"The new methodology has resulted in much higher estimates of recreational fishing effort compared to the old methodology, sometimes as much as 2–4 times as many fishing trips."

Folks, those who are using common core statistical methods at COUNT MY FISH are figuratively "smoking crayons" to put it nicely. At this point I am wasting both your and my valuable time saying much more. What we have here is data going up to the Bernie Madoff and that super secret 17th floor, and then coming out with these powerball number estimates ....



Question... what happens when you mix the most complex modeled, then peer reviewed fluke stock assessment with the wizards from the SSC?

Answer... who the heck knows, but one thing that now seems to be lingering in the air conditioned offices of the fishcrats is the issue over discards...yes regulatory discards. What do we do here?

Next Question...

What happens when you use a bulldozer to put dirt into - to try to fill a flower pot?


The vast majority of the dirt is just wasted...and so is the issue with the fluke fishery as the product is paying the price - season after the season due to catch limits, discards created, and for the recreational sector which is forced into using larger minimum size limits in order to retain both a reasonable pail limit and open days during the season.

Final Question..

Is their a problem with the fluke biomass?


Again who knows, but does anyone remember something about a 16 percent liberalization for 2019, or was that just pillow talk?

Or on what the peer review will come up, then with what filters through the uncertainty (aka reductions) from the science and management removals before both the commercial and recreational sector gets to the point of what little they can legally possess?

At this time with fluke, there are NO set in stone regulations or guidance for for the recreational sector in 2019, but it is pretty obvious that 'Catch Management' especially with the targeting of female fluke, has to be addressed. As I keep mentioning with the trend of pushing minimum sizes larger (except for scup, and isn't it amazing that it is a very robust fishery), there has to be some state pilot programs which allow anglers to harvest smaller fish in order to help lessen today's theme, wasteful regulatory discards.


Word from this morning....up in the back offices somewhere in Albany.

Any complaints, issues, worries, concerns or gives a hoot...call the NYS DEC office located in the hinterland due north of fantasy island.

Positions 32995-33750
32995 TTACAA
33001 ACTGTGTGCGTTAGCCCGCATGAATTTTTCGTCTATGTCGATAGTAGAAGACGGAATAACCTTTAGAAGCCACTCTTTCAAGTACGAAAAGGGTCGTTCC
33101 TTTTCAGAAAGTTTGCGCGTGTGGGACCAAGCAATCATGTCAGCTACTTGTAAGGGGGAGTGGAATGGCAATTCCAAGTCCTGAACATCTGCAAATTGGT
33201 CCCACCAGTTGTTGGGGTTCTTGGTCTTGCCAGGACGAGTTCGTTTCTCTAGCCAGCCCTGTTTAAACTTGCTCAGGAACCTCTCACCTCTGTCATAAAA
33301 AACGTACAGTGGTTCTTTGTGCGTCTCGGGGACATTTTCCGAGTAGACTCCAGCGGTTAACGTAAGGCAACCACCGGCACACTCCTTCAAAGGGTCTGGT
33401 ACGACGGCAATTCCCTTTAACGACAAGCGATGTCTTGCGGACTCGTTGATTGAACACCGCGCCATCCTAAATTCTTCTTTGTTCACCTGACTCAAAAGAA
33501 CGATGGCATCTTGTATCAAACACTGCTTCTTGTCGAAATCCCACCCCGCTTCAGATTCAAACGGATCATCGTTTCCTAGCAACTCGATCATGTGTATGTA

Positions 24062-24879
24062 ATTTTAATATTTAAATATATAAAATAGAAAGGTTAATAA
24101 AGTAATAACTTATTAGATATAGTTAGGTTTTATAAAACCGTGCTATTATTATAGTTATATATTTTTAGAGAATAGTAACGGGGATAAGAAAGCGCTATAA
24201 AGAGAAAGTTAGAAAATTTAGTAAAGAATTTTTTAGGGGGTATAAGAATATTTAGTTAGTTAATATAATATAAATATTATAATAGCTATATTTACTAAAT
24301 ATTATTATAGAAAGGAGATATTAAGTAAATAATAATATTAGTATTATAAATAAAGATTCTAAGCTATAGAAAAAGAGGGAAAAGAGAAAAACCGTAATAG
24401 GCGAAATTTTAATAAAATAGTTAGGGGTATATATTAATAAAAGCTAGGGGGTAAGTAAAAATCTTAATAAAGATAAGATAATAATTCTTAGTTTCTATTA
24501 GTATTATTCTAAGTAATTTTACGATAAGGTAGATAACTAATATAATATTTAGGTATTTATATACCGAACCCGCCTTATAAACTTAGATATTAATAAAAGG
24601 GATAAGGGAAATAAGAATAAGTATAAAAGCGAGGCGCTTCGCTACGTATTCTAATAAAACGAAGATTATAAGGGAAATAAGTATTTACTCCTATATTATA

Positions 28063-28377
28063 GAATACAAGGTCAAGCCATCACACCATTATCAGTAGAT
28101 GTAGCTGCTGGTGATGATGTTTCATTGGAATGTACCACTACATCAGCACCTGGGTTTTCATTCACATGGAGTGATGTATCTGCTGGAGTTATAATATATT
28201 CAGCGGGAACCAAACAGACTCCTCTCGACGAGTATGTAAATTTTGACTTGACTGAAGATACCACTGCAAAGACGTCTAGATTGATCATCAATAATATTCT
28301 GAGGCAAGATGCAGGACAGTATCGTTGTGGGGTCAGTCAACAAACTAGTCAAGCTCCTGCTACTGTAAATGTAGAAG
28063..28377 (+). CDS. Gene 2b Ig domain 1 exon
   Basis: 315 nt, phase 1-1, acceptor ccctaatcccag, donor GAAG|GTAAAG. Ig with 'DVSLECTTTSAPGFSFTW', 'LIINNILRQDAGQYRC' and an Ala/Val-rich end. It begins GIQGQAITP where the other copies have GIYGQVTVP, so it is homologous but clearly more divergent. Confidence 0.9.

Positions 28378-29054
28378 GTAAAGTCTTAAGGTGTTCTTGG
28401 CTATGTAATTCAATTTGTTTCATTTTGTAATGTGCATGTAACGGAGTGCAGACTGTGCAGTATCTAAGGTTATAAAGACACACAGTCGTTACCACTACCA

8- A CONGRATS FOR AN OFFICIAL NEW IGFA GROUNDFISH RECORD...and should be mentioned again if it was posted...

From Captain Tim Tower of the fv BUNNY CLARK:

"Jan 18th: I learned today, via phone, that Steve Selmer became the new, official, International Game Fish Association, All Tackle World Record white hake world record holder.

Caught on July 17, 2018, the fish unofficially weighed 54 pounds moments after being caught. That hake of Steve's was the largest that had been caught on the Bunny Clark since Tom Giorgio, a prize fighter from near Troy, New York, caught a 55 pounder with me in the summer of 1985.

We put Steve's fish on ice in a box but were too far offshore to get the fish officially weighed on the day it was caught. So we had to wait until the next day. On the next day, I helped Steve get the fish weighed officially. After all that time, the fish still weighed 48 pounds 4 ounces. The existing all tackle world record white hake, at that time, weighed 46 pounds. That fish was caught by John Audet (ME) aboard the Bunny Clark on October 26, 1986.

The difference in weight between the two fish was enough to make Steve's fish the new world record if it were approved by the IGFA. That approval was granted yesterday. This is the forty-third world record caught on the Bunny Clark since 1984 when Marjorie Kerr (VT) caught her 83 pound cod in June of that year. The Bunny Clark world records (both current and defeated) include all tackle world records, line class world records and junior angler world records. Congratulations, Steve! Great job by a great angler!"

Folks, the followup and paperwork can be a pain; and we do know that there have been larger white hake caught on a few noted party boats out of New England through New Jersey over the decades, but someone did take the time to follow through and the result is without a doubt something deserves humbled recognition from the fishing community, especially in these trying times with either fish stocks and fishery management.


Someone made mention about what he termed a "feel good" story about Zach commenting about his future, or if there is any future for young fishermen in this state.

In fact the big picture really should address the future for any young people around the coast who want to become those who make a career of harvesting seafood, and I had these thoughts made to me by a fishermen older then me who was passing along wise words of wisdom, similar to what I mention to those I speak with:

"These days, you retire into fishing, because all around you see those who are in the fishing industry that are being economically forced out of fishing....."

What does this mean?

Make sure you find a job where in the future that the pension fairy visits you at the end of each and every month, and where you have a decent medical plan which most doctors and hospitals will accept.

Do we say anymore here?


Go Yankees...pitchers and catchers in camp within the next two weeks. Please bring back the 'Boys of Summer...'

Steve EC Newellman